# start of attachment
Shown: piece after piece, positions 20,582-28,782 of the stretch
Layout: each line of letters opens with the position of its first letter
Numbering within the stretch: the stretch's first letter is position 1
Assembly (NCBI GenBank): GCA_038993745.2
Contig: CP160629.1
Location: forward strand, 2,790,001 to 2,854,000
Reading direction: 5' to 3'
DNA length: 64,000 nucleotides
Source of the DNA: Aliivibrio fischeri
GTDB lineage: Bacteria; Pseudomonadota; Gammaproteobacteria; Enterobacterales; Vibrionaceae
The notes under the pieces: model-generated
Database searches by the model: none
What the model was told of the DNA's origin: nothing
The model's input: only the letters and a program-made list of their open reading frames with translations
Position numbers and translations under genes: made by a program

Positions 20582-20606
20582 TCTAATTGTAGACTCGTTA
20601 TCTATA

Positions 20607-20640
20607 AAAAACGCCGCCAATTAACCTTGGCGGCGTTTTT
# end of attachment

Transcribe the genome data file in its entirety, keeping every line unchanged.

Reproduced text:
Shown: piece after piece, positions 20,582-28,782 of the stretch
Layout: each line of letters opens with the position of its first letter
Numbering within the stretch: the stretch's first letter is position 1
Assembly (NCBI GenBank): GCA_038993745.2
Contig: CP160629.1
Location: forward strand, 2,790,001 to 2,854,000
Reading direction: 5' to 3'
DNA length: 64,000 nucleotides
Source of the DNA: Aliivibrio fischeri
GTDB lineage: Bacteria; Pseudomonadota; Gammaproteobacteria; Enterobacterales; Vibrionaceae
The notes under the pieces: model-generated
Database searches by the model: none
What the model was told of the DNA's origin: nothing
The model's input: only the letters and a program-made list of their open reading frames with translations
Position numbers and translations under genes: made by a program

Positions 20582-20606
20582 TCTAATTGTAGACTCGTTA
20601 TCTATA

Positions 20607-20640
20607 AAAAACGCCGCCAATTAACCTTGGCGGCGTTTTT